Nepal: Proposed Bill allowing Government to withdraw criminal cases threatens justice and accountability

Geneva – The International Commission of Jurists (ICJ) is concerned that legislation introduced by the Government on 16 July could serve to further impunity for serious crimes by giving the Government authority to withdraw criminal cases.  The ICJ calls on the government to withdraw or modify the proposed bill to bring it into conformity with its international legal obligations.

The Bill to Amendment Some Nepal Acts, 2023 (2080 BS), particularly its Clause 64, aims to empower the Government to withdraw cases related to serious crimes perpetrated by political party leaders or activists. This proposed amendment introduces a new section 116 (a) to the Criminal Procedural Code, providing such authority for:  “cases of any nature, under consideration by any courts, filed against any activist or leader of a political party or  group, waging violent activities expressing their dissatisfaction with the political system of the country, if they agree to conduct their political activities peacefully, respecting the constitution of Nepal and the Government has entered into the agreement with them.’

“This provision of the bill, if passed, would enable the Government to withdraw cases involving heinous crimes committed by activists and leaders of political parties even if they have committed serious human rights abuses which would seriously undermine justice for victims, the rule of law, accountability and judicial independence in Nepal,” said Mandira Sharma, Senior International Legal Advisor in the ICJ Asia-Pacific Programme.

International law, including human rights treaties to which Nepal is a party, require that it conduct thorough and impartial investigations into human rights violations and abuses amounting to crimes under international law and bring the perpetrators to justice in fair trials.  Such offences include enforced disappearance, extrajudicial killings, torture and ill-treatment including rape and sexual violence, war crimes and crimes against humanity.  Amnesties or similar legal devices which undermine this obligation to prosecute are prohibited.  The proposed provision runs counter to these obligations and established Supreme Court jurisprudence and the Fundamental Rights and judicial powers stipulated in Articles 126 and 128 (4) of the Constitution.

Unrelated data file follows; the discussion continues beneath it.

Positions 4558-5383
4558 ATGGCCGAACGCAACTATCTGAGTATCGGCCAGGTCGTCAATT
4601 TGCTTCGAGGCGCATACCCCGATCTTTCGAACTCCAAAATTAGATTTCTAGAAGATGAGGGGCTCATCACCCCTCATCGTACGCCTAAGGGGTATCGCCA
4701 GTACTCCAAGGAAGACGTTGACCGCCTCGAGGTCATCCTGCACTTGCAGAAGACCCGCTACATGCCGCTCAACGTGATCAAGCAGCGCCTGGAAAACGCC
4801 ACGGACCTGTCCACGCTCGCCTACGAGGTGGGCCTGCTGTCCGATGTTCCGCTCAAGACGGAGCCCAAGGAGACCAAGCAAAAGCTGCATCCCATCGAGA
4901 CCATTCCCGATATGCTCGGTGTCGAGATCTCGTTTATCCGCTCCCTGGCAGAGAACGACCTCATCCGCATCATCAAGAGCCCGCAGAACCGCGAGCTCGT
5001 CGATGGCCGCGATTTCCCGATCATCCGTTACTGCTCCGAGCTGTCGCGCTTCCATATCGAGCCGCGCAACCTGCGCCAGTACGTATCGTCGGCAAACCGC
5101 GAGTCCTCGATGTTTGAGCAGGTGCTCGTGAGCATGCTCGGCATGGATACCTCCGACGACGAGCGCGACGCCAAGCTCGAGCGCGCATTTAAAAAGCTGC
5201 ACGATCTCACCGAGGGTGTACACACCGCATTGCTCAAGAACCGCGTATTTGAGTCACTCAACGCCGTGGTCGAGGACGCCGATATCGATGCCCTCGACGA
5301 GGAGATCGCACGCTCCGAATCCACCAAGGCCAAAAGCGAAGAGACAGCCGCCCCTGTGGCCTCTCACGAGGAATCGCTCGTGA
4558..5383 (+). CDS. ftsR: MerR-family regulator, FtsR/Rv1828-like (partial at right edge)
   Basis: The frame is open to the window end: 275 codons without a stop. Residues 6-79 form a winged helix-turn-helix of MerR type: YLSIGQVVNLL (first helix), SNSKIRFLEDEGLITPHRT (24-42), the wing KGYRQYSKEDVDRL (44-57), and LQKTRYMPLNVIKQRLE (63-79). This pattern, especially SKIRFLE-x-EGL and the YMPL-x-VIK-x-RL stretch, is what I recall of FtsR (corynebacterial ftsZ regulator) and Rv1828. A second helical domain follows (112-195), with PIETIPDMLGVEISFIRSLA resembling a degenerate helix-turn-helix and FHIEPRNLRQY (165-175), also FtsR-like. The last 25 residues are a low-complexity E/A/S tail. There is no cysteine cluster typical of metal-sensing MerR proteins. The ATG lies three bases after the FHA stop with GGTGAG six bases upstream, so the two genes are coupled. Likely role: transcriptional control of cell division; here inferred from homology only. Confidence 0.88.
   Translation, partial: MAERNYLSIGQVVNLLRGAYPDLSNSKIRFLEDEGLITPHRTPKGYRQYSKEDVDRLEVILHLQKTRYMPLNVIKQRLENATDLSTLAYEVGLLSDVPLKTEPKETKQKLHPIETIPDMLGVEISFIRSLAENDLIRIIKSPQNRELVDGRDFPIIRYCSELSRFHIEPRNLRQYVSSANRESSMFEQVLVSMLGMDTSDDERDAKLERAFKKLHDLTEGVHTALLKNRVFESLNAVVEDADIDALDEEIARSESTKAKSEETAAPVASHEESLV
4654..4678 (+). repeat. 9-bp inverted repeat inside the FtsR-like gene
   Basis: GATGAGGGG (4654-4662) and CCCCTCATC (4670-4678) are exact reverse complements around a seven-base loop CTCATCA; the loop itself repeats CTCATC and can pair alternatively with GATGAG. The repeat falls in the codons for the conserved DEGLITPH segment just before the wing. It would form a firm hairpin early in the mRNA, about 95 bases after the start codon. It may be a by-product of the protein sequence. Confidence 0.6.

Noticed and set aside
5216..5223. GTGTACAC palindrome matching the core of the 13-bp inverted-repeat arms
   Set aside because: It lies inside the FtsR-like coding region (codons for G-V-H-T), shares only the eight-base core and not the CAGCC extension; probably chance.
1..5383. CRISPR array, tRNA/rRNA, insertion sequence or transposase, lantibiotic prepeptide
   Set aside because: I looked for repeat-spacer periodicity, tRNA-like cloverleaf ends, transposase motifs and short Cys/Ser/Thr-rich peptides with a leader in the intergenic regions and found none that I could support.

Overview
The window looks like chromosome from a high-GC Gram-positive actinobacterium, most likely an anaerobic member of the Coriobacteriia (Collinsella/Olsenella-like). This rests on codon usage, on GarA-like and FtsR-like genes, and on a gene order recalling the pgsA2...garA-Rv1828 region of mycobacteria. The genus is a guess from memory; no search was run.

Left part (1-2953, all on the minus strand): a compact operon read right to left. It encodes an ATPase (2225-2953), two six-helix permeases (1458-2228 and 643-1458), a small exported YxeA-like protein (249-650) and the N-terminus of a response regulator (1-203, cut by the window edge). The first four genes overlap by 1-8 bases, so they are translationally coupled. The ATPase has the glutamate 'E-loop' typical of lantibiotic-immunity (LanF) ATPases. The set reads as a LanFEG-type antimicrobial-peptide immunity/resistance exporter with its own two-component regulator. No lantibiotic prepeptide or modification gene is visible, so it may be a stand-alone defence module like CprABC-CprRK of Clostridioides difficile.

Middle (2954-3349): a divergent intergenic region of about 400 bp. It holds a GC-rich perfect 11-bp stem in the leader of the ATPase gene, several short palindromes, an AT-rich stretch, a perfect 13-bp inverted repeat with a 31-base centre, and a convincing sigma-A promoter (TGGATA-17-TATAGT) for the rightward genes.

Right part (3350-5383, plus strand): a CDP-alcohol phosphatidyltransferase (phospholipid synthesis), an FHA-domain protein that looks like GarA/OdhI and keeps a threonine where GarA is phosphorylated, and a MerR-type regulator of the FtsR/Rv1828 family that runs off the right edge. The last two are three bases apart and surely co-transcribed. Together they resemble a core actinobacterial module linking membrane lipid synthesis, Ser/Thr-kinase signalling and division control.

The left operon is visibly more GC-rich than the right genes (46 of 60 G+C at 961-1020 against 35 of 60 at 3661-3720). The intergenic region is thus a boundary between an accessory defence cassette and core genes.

‘This proposed provision risks undermining ongoing efforts to amend the law concerning Transitional Justice, which would aim at establishing accountability for the crimes committed during Nepal’s armed conflict from 1996 to 2006, as it also allows for the withdrawal of cases against former rebel groups.’ Sharma further added.

For media inquiries and additional information, please contact:

Mandira Sharma (English, Nepali) Phone: +977 9851048475 Email:


Nepal is grappling with entrenched impunity for human rights violations and abuses. In 2014, Nepal enacted the Commission on Investigation of Enforced Disappearances, Truth and Reconciliation Commission (TRC) Act, empowering the two Commissions to establish truth, justice and also to recommend amnesty even for those involved in certain serious human rights violations, constituting crimes under international law. Several sections of this Act are incompatible with Nepal’s Constitution and international human rights obligations. The Supreme Court’s 2015 ruling directed the Government to amend the law to bring it into conformity with its legal obligations. Attempts have been made to amend the law, including a recent bill tabled in the parliament in March 2023 to amend the TRC Act. While the March bill also contains provisions that continue to undermine Supreme Court decisions and Nepal’s international human rights commitments, the bill remains under discussion.

While the efforts to amend the TRC Act is ongoing, on 16 July 2023, the Government of Nepal tabled the present Bill to Amend Some Nepal Acts in the House of Representatives. The overarching objective of the bill is to amend a total of 79 different Acts, including crucial amendments to the Penal Code.

Despite opposition from some parliamentarians, the majority approved the bill’s tabling. The Government claims that the proposed provision (Clause 64) is intended to mainstream political forces engaging in violent protests and does not undermine the judiciary.

The Government has previously withdrawn cases against political leaders and activists also involved in serious crimes such as murder, abduction, even in defiance of Supreme Court directives. This practice has drawn concern from the Court, as it could compromise the pursuit of justice and undermine the rule of law.

Press releases